As usual, Brendan Sullivan made his presence felt in the pole vault—an event in which he has improved remarkably since last season. The sophomore standout placed first—his third first-place finish of the season—with a mark of 15'9" (4.80m), which he managed to clear on just two attempts.

One of the other notable performers from Saturday was sophomore Kevin Dooney, who placed second in both the mile and 3,000-meter runs. Dooney—who had one of Yale's all-time best cross country seasons this past fall—qualified for the IC4As in both events.

Dooney was not, however, actually the fastest Bulldog in the 3,000-meter run on Saturday. Freshman James Randon—who had a strong cross country season of his own in 2013—took first in the event, finishing in 8:21.26 (seven-hundredths of a second ahead of Dooney) and also qualifying for the IC4As. Junior Isa Qasim (8:35.96) finished eighth in the event, while seniors Michael Cunetta (8:47.82) and Ryan Laemel (8:48.12) placed 17th and 18th, respectively. The Bulldogs actually entered a total of nine runners in the race, giving their distance runners good experience and practice as the team's schedule grows more competitive during the next several weeks.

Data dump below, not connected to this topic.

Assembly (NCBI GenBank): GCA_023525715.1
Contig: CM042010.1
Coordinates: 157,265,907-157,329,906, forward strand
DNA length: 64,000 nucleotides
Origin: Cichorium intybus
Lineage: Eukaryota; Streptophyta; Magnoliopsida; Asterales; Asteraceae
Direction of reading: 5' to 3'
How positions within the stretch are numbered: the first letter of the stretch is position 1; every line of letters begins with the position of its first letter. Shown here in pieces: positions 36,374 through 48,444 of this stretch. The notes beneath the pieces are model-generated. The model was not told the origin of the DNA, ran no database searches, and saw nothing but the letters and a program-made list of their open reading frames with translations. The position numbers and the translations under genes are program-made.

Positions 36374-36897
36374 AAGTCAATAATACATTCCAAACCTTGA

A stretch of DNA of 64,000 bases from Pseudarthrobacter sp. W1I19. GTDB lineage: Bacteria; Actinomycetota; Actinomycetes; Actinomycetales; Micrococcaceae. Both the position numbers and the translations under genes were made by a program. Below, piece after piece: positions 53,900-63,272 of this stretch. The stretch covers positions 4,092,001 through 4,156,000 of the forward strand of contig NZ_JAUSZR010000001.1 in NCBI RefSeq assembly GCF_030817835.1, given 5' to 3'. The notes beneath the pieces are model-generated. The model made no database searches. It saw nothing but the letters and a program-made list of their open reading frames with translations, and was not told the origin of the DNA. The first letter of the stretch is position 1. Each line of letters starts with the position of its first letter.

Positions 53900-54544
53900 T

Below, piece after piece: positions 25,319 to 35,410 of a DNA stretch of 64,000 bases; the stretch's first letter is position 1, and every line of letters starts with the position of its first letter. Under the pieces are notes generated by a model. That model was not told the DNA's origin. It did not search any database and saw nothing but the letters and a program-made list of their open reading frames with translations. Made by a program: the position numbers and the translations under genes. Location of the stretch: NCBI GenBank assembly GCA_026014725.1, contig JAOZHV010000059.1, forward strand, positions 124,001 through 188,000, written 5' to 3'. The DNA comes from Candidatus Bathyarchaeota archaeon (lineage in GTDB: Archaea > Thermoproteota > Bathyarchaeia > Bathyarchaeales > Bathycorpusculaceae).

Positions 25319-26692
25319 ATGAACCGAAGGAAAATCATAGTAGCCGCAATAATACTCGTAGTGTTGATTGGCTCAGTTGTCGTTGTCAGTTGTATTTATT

Including Dooney, Yale also entered seven athletes in the mile run. While Dooney finished with the top time (4:07.57), not far behind were Qasim (4:19.21), freshman Ryan Douglas (4:27.64) and freshman Andre Ivankovic (4:16.66).

The Bulldogs were also well-represented in the other middle-distance events. Junior Alexander McDonald (1:55.53), junior Michael Grace (1:56.44) and sophomore John Mahoney (1:57.61) placed fourth, sixth and ninth, respectively, in the 800-meter run. Sophomore Max Payson (2:33.32) and freshman Tim Cox (2:34.47), meanwhile, led the way in the 1,000-meter event. Both runners, relatively inexperienced in the event, set personal records.

Junior Daniel Kemp (8.74) also ran well for the Elis, finishing with his top time of the season in the 60-meter hurdles. He was followed closely by freshmen Austin Loewen (8.84) and Torren Peebles (8.90). All three athletes qualified for the final round after competing in prelims in the event.